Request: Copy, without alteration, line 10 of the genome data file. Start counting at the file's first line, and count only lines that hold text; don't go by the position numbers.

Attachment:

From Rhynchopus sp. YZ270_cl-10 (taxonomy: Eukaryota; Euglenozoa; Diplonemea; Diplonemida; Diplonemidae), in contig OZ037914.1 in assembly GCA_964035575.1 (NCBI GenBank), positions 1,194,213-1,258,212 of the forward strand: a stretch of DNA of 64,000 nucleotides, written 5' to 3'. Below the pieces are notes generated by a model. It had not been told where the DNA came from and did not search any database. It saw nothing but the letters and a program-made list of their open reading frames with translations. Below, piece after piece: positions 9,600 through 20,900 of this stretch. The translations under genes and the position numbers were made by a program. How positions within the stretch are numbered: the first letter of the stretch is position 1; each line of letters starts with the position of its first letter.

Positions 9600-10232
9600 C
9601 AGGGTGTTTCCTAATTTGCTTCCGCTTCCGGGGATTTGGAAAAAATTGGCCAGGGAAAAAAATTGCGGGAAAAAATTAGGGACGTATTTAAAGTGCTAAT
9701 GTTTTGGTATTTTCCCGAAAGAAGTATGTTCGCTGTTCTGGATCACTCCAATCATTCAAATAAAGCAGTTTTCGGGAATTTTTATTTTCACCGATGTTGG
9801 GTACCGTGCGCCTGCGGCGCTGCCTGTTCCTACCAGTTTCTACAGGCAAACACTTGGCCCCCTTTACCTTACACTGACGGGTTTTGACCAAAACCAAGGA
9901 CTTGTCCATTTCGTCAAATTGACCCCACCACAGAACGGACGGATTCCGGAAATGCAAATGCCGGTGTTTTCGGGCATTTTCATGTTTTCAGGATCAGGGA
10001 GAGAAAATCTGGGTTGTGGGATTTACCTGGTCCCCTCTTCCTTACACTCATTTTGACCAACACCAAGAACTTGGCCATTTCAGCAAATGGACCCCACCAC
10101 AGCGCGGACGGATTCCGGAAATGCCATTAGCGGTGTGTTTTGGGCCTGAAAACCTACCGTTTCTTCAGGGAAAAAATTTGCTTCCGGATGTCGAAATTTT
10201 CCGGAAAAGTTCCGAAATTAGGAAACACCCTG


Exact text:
10201 CCGGAAAAGTTCCGAAATTAGGAAACACCCTG